*Confirmed refers to the rite of confirmation in which the person makes a public and unconditional subscription to the doctrine of the Evangelical Lutheran Church contained in the Book of Concord of 1580, which is also included in a Missouri Synod congregation’s constitution as a requirement for being a communicant member.

  22. “rite of confirmation in which person makes a public and unconditional subscription to the doctrine of the Evangelical Lutheran Church contained in the Book of Concord of 1580”

    This is not accurate. The question a person is asked in the Rite of Confirmation is “Do you confess the doctrine of the Evangelical Lutheran Church, drawn from the scriptures, as you have learned to know it from the Small Catechism, to be faithful and true.”

    It would be unfair to ask a person, in most cases a child, to unconditionally subscribe to the Book of Concord 1580. The vast majority of the laity have not read the Book of Concord, It would be impossible for them to honestly make that confession. We confess to the best our ability based on what we have been taught.

  23. @Andrew Wachter #72

    “It would be unfair to ask a person, in most cases a child, to unconditionally subscribe to the Book of Concord 1580. The vast majority of the laity have not read the Book of Concord, It would be impossible for them to honestly make that confession. We confess to the best our ability based on what we have been taught.”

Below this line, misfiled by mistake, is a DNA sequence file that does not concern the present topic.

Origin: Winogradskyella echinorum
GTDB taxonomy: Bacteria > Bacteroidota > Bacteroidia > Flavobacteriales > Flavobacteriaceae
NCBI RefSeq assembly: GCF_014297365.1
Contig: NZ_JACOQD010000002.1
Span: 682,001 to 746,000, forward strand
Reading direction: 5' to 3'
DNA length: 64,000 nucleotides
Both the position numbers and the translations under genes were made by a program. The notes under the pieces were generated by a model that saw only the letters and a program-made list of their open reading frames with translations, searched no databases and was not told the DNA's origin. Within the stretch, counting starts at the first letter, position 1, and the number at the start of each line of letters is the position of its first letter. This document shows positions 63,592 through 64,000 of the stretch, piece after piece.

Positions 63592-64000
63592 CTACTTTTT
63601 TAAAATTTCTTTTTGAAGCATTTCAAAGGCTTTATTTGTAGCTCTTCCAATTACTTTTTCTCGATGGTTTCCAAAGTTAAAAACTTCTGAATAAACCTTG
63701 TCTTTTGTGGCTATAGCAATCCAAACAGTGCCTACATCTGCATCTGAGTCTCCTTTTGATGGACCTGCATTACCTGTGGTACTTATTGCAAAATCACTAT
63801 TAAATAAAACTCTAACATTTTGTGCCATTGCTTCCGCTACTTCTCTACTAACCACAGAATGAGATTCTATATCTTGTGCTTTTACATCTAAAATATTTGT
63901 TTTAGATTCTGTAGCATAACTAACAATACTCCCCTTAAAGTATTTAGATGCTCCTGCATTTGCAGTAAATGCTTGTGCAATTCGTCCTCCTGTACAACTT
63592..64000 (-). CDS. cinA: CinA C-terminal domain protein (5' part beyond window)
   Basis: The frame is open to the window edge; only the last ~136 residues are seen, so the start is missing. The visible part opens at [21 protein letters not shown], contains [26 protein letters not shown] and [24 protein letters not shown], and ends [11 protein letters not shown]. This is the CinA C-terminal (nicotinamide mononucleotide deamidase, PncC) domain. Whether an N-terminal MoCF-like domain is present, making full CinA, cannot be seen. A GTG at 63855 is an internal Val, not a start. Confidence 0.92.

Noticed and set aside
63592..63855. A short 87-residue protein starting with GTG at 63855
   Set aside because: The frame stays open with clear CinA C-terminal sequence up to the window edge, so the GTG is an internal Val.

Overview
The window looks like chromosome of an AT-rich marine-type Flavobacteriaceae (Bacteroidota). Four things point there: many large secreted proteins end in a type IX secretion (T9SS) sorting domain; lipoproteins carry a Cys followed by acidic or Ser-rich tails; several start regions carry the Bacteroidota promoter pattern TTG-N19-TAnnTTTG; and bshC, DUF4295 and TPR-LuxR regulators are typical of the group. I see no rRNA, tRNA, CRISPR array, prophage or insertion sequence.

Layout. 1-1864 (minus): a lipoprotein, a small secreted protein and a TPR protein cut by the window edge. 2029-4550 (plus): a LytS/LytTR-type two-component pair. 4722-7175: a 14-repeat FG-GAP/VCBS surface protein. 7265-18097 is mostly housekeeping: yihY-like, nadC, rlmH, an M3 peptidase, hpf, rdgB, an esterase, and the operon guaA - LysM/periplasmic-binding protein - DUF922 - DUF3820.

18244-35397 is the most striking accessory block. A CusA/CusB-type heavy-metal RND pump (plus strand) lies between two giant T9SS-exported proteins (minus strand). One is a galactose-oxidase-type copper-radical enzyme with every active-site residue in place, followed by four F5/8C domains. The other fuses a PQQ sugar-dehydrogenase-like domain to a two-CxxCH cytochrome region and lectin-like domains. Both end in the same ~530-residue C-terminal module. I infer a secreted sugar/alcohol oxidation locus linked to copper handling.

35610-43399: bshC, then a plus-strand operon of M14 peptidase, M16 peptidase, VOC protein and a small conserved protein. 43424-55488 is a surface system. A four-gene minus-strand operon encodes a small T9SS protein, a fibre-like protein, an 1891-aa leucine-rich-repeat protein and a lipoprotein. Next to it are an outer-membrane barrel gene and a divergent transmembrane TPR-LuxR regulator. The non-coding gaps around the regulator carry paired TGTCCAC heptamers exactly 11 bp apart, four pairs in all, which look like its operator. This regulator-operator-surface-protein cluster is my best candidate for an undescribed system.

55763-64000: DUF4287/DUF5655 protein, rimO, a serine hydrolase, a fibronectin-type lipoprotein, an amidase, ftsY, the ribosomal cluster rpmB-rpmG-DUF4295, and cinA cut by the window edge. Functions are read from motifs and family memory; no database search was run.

It’s never too late.

  24. @Andrew Wachter #72

    It would be unfair to ask a person, in most cases a child, to unconditionally subscribe to the Book of Concord 1580.

    Sadly, numerous pastors who have read the BoC and have been thoroughly educated in the Symbols fail to subscribe to the 1580 BoC. As a result, those same pastors also fail to properly catechize their congregations.

  25. @Carl Vehse #71

    Helen, as I have noted several times in the links I referenced above, the Lutheran confessional doctrine and practice of the Lord’s Supper does not set a specific age requirement for communicants. And I have also agreed that there likely are children in Missouri Synod churches who could received catechesis and be confirmed* at an earlier age than the typical 13-or-14-year-old confirmand.

    Sorry! I have read that, but not today.
    I do think LCMS should move in the direction of earlier and more thorough instruction and confirmation. It would be better if confirmation was not graduation, but the entrance to further training. [This will take some teaching of parents!]